Microsoft is killing off OneDrive's 'Fetch' feature on July 31

Polycount

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In brief: Microsoft will be making a small but significant change to OneDrive shortly. Later in July, the service's "Fetch" tool will be discarded, which will make it a bit more difficult to quickly snag files from your PC while using a different device.

For a bit of context, Fetch lets you treat a separate PC like a cloud server -- you could grab files from it remotely and copy them to whatever computer you happened to be using at the time via OneDrive's website.

Fetch was not the most popular feature in OneDrive's arsenal, but it was still handy for those who chose to take advantage of it. Unfortunately, useful or not, Fetch's niche use cases will ultimately be its downfall. Starting on July 31, the tool will no longer be functional, giving you roughly two weeks to use it before it gets killed off.

This information comes from an official OneDrive support article for the Fetch feature, which has been updated with the following notice:

After July 31, 2020, you will no longer be able to fetch files from your PC. However, you can sync files and folders to OneDrive and then access those files from your web browser or your phone. To automatically sync the Desktop, Documents, and Pictures folders on your PC, you can turn on OneDrive PC folder backup.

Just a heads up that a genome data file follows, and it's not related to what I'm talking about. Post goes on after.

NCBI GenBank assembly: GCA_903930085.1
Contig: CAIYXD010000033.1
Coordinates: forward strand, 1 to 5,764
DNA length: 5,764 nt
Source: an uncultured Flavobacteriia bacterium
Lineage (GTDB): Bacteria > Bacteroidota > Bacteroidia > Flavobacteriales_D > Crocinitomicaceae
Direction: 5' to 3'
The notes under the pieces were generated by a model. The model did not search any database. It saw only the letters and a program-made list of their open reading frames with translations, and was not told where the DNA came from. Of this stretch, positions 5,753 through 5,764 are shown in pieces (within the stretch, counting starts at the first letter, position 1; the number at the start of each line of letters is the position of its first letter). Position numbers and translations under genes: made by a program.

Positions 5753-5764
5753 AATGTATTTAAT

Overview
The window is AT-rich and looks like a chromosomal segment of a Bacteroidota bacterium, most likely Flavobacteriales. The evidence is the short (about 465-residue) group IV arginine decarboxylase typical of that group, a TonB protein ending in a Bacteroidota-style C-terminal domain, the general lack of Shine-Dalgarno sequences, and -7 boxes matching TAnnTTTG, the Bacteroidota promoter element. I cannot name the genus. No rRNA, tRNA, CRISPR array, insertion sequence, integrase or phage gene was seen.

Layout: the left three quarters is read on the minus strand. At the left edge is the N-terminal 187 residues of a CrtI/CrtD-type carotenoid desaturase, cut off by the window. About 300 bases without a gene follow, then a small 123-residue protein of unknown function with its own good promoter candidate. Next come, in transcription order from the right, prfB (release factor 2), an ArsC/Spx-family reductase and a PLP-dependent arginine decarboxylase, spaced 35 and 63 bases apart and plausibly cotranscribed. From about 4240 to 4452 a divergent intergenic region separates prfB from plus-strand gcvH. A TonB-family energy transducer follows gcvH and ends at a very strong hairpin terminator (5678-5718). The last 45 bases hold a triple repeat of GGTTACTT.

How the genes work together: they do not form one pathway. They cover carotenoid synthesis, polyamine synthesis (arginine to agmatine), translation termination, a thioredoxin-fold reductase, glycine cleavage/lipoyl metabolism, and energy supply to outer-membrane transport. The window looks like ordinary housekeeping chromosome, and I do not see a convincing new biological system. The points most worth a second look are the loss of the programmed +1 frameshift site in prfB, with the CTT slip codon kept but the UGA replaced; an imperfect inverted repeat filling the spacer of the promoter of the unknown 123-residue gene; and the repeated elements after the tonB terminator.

It seems that, moving forward, Microsoft would prefer that you use its dedicated cloud servers to store, sync, and transfer your content, instead of your own PC.

This news will undoubtedly disappoint some, but it doesn't seem very likely that Microsoft will reverse its decision. So, for now, we'd advise anyone who has relied on the Fetch feature up to this point to seek alternatives; within OneDrive or otherwise.

Image credit: Nopparat Khokthong

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I'm surprised they even built such a feature in to begin with.
I'll tell you why,
Once in Windows 7 you had HomeGroup Feature, then Came Windows 8, 8.1 and 10, along the way (Rel.1803) they decided to kill the feature and encouraged users to use Instead Onedrive's Fetch.
Planned obsolescence in order to steer all users to M$ online services.

They also Invalidate your local desktop and local files for a cloud one,
If you happen to clean setup your PC and during the oobe process in Onedrive you just follow the casual road and don't select save files locally you end up with a setup in cloud online mode.

I get it, it's rather inconvenient to let users manage their own data, stored at their own devices, in their own private network...
 
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